Posts Tagged ‘cooking’


What am I cooking?

January 11, 2018

These recipes are from the Cutco Cook Book – a book that came along with a set of knives my parents bought back in the 60s (I think).

Making a Mornay sauce with American cheese and canned mushrooms may have even come from a earlier decade.  There was a time in America when all cheese was American, or perhaps cheddar, and there was no pasta – only spaghetti and macaroni.  I think these recipes originated from that mind set.  I still have some of the knives, though.



What am I cooking?

January 4, 2018

I think I have mentioned before that I own over 300 cookbooks.  I especially love the ones that were published by companies to promote their products, such as The Dessert Lovers’ Handbook from Eagle Brand.  It does not have a publication date, but the design looks as if it is from the late ’60s or early ’70s.

A dear friend recently gave me the lovely pots de creme set shown above and I wanted to put it to use.  After looking at a bunch of recipes, I landed back on my old favorite from Eagle Brand milk.

This is an easy and delicious recipe.  It was just the thing for my new dishes.  It is very rich, so the small size of the cups is a good thing.  I added whipped cream.


What am I baking?

February 23, 2017


Homemade croissants – plain and filled with chocolate, or strawberry and cream cheese, or chestnut butter, or nutella.

I would share then recipe with you, but then I’d have to . . . you know.



What is tattoo Tuesday about?

February 21, 2017


Today is Sticky Bun Day – so bake up a batch . . .



Or if you are too busy to bake, order some from The Cupboard Cafe in New Harbor, Maine.



Get some bacon, too.



What is Wednesday’s Wonderment?

November 30, 2016

“Building a gingerbread house is a common family tradition for the holidays, but Nemacolin Woodlands Resort has taken the tradition to a whole new level this year.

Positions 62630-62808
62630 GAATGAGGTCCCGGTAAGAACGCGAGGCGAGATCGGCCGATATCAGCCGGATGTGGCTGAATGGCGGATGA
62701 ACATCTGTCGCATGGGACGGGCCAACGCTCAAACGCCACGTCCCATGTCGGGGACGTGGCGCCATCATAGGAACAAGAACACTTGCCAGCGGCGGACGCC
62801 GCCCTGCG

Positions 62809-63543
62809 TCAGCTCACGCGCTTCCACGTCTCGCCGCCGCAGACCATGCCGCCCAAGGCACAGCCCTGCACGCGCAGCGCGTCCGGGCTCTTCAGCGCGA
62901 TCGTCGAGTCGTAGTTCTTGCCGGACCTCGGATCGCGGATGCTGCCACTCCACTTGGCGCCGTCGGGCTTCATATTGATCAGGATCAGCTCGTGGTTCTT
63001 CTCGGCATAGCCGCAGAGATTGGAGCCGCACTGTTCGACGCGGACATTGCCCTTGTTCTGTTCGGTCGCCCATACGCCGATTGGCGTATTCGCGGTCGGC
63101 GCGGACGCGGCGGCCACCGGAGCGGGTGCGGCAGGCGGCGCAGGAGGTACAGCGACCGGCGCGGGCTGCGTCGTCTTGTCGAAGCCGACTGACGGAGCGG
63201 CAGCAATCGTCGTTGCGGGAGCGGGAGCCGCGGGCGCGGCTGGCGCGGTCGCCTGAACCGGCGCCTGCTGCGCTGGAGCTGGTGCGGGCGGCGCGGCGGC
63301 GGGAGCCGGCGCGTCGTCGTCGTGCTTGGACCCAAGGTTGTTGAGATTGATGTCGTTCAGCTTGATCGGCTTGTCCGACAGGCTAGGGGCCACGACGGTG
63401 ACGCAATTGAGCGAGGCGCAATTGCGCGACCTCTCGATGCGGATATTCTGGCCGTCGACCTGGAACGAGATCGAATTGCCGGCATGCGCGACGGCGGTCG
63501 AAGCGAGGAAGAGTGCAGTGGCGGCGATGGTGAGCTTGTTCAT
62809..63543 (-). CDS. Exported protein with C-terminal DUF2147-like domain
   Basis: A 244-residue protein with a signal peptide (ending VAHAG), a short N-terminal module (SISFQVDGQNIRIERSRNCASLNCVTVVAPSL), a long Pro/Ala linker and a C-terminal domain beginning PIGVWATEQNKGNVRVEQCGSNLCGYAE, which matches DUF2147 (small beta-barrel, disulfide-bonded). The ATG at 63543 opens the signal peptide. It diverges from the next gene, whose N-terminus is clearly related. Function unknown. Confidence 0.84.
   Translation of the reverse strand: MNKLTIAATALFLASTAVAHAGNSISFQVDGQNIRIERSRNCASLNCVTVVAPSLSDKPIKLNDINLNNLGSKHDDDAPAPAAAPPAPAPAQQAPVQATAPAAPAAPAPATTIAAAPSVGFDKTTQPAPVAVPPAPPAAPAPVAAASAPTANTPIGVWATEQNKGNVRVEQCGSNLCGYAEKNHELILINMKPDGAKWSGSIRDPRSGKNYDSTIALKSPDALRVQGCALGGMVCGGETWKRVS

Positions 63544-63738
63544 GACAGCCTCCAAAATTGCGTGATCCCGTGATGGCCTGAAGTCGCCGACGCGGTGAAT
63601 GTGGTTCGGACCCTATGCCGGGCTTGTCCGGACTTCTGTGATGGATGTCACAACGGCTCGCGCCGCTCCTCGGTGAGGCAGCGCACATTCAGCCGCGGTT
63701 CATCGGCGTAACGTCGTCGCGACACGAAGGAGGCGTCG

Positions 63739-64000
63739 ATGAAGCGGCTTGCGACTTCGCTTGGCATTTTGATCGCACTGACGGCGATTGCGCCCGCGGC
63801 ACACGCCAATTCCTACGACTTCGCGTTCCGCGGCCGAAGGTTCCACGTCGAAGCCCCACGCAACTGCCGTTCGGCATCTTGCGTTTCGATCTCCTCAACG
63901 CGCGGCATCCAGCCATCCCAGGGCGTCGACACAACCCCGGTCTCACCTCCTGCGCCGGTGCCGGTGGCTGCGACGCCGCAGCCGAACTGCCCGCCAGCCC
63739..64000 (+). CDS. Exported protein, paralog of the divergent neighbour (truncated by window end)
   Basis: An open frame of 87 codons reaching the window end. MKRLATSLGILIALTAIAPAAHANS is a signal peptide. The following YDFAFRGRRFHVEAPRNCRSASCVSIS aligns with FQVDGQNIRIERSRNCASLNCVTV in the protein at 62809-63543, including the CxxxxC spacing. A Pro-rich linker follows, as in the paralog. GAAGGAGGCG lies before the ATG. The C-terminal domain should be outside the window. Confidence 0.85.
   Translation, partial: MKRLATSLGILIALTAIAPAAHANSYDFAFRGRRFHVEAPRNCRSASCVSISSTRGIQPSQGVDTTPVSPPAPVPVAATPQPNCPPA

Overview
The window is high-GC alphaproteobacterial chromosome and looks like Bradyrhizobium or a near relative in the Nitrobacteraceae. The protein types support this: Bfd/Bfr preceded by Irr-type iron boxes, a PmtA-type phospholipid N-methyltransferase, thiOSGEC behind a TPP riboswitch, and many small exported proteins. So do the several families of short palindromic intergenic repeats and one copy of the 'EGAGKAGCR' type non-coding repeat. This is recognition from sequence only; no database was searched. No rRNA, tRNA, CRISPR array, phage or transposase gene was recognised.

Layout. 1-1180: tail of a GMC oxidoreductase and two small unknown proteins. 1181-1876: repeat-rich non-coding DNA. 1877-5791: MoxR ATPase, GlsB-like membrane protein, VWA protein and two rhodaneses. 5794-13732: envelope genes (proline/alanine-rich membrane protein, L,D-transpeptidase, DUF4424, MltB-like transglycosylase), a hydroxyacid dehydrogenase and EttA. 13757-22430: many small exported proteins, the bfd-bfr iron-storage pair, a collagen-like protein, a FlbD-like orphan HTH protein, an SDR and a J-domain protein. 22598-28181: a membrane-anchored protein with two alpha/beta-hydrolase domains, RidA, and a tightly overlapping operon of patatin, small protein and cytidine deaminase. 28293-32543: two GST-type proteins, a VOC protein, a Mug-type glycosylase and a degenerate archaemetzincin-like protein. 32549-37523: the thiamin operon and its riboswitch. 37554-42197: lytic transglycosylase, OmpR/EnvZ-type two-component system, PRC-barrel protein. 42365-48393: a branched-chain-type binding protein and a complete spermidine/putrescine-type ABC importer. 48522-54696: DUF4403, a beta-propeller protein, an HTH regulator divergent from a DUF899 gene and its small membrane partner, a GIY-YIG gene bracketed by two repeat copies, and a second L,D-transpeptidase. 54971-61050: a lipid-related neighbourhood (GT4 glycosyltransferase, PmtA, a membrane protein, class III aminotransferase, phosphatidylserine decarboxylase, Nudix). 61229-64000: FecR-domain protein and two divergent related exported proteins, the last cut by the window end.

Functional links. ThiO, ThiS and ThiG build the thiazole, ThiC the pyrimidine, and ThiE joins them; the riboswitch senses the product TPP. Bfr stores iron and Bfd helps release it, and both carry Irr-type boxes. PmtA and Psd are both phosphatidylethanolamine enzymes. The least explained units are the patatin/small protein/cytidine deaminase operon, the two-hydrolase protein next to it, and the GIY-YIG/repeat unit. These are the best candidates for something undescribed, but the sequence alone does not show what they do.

Visitors can walk through the doors of the life-size gingerbread house, which is built with 500 pounds of flour, 600 pounds of powdered sugar, 10 gallons of eggs and 200 pounds of assorted candy.


Photo shows the building under construction

Pastry chef Scott Tennant headed up the effort to build and decorate a 12-by-12-by-14-foot gingerbread house inside the lobby of Chateau Lafayette, one of the Farmington resort’s hotels.

The resort’s carpenters started the process in October by building a complete wooden house in two- to three-foot sections that could be separated, carried through the lobby’s front doors piece by piece, and reconnected.

By mid-November, the pastry shop was busy cranking out 2,500 gingerbread bricks. The workers laid the bricks against the wooden walls, plastering them together with royal icing “mortar.” That’s about 700 to 800 pounds of gingerbread.

Pastry makers decorated the outside of the house with Gummies, hard candies and other confections. Mr. Tennant said the workers aimed to add splashes of color without going “over the top” so they could create a relatively realistic effect.


The final gingerbread bakery

Indoors, the house has gingerbread planks resembling paneling along the lower third of the walls, with a gingerbread chair rail lined with candy. A baker will offer samples inside the gingerbread house for a few hours each day through Jan. 1, and on Jan. 2 the house will come down.

For several years, Nemacolin has built gingerbread displays: a castle, a train, a Snoopy’s Christmas display, and last year, a large gingerbread house. But this is the first year the resort has built something the public can actually walk through.

When the resort first started making gingerbread displays a few years ago, all work was done in secret, behind a curtain. When workers decided to change things up and construct their displays out in the open, they immediately attracted a following. People would stop by to watch the process and exclaim over how good the gingerbread smelled.